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Title: DArTseq-based analysis of genomic relationships among species of tribe Triticeae
Authors: Edet, Offiong U.
Gorafi, Yasir S. A.
Nasuda, Shuhei  kyouindb  KAKEN_id
Tsujimoto, Hisashi
Author's alias: 那須田, 周平
Issue Date: 6-Nov-2018
Publisher: Springer Science and Business Media LLC
Journal title: Scientific reports
Volume: 8
Issue: 1
Thesis number: 16397
Abstract: Precise utilization of wild genetic resources to improve the resistance of their cultivated relatives to environmental growth limiting factors, such as salinity stress and diseases, requires a clear understanding of their genomic relationships. Although seriously criticized, analyzing these relationships in tribe Triticeae has largely been based on meiotic chromosome pairing in hybrids of wide crosses, a specialized and labourious strategy. In this study, DArTseq, an efficient genotyping-by-sequencing platform, was applied to analyze the genomes of 34 Triticeae species. We reconstructed the phylogenetic relationships among diploid and polyploid Aegilops and Triticum species, including hexaploid wheat. Tentatively, we have identified the diploid genomes that are likely to have been involved in the evolution of five polyploid species of Aegilops, which have remained unresolved for decades. Explanations which cast light on the progenitor of the A genomes and the complex genomic status of the B/G genomes of polyploid Triticum species in the Emmer and Timopheevi lineages of wheat have also been provided. This study has, therefore, demonstrated that DArTseq genotyping can be effectively applied to analyze the genomes of plants, especially where their genome sequence information are not available.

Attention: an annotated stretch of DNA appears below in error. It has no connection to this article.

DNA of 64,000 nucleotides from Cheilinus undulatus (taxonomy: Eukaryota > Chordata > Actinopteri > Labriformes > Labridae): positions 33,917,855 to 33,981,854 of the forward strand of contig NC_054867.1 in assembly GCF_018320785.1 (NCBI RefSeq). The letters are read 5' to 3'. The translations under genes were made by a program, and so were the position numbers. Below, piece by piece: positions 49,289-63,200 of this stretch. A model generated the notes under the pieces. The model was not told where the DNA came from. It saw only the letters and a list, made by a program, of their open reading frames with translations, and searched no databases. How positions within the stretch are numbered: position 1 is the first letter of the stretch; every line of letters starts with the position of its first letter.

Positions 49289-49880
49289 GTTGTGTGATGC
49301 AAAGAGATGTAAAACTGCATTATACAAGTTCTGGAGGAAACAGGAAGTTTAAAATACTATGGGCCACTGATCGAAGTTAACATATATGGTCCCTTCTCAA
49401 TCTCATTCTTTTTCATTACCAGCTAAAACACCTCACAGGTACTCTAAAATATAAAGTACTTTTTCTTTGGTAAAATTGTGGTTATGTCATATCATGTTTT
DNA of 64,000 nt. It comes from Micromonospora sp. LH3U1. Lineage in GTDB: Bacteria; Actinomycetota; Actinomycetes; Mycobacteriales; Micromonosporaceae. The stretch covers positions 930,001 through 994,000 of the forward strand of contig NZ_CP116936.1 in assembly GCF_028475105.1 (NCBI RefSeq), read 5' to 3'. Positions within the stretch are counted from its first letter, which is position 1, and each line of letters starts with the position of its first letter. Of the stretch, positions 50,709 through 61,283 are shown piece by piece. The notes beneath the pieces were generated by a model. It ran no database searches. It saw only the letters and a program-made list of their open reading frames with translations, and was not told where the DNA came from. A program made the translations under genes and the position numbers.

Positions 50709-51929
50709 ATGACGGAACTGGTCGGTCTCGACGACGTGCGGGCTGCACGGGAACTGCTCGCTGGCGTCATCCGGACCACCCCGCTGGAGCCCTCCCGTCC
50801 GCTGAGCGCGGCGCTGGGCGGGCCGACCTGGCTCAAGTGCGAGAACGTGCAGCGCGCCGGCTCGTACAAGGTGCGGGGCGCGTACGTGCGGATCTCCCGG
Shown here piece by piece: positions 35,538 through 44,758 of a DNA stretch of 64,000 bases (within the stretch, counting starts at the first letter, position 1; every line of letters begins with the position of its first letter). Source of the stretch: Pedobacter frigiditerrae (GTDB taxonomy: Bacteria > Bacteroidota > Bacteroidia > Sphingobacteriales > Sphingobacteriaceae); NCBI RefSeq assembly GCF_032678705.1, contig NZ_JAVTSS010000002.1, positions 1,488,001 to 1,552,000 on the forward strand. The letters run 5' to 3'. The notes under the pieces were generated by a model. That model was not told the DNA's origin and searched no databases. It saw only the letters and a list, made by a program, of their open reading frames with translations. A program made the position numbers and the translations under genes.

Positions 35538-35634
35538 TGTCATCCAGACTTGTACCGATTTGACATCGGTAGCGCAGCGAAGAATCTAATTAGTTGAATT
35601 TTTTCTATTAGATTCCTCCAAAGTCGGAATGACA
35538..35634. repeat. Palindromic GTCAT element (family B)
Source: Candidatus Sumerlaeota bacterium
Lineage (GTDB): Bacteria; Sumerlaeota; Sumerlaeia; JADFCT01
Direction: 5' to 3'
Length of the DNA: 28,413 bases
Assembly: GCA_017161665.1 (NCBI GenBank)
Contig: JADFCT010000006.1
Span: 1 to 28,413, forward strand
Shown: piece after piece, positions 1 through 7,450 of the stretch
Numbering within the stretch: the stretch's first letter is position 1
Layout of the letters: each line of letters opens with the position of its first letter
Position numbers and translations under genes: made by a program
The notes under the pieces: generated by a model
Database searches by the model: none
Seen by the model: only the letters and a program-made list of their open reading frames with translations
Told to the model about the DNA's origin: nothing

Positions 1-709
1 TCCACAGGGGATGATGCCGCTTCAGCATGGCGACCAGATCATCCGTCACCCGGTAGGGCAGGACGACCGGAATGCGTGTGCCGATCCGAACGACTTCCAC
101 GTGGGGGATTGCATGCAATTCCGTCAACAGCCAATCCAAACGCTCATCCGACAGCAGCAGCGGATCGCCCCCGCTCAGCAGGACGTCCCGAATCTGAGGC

Rights: This article is licensed under a Creative Commons Attribution 4.0 International License, which permits use, sharing, adaptation, distribution and reproduction in any medium or format, as long as you give appropriate credit to the original author(s) and the source, provide a link to the Creative Commons license, and indicate if changes were made. The images or other third party material in this article are included in the article’s Creative Commons license, unless indicated otherwise in a credit line to the material. If material is not included in the article’s Creative Commons license and your intended use is not permitted by statutory regulation or exceeds the permitted use, you will need to obtain permission directly from the copyright holder. To view a copy of this license, visit http://creativecommons.org/licenses/by/4.0/.
URI: http://hdl.handle.net/2433/245792
DOI(Published Version): 10.1038/s41598-018-34811-y
PubMed ID: 30401925
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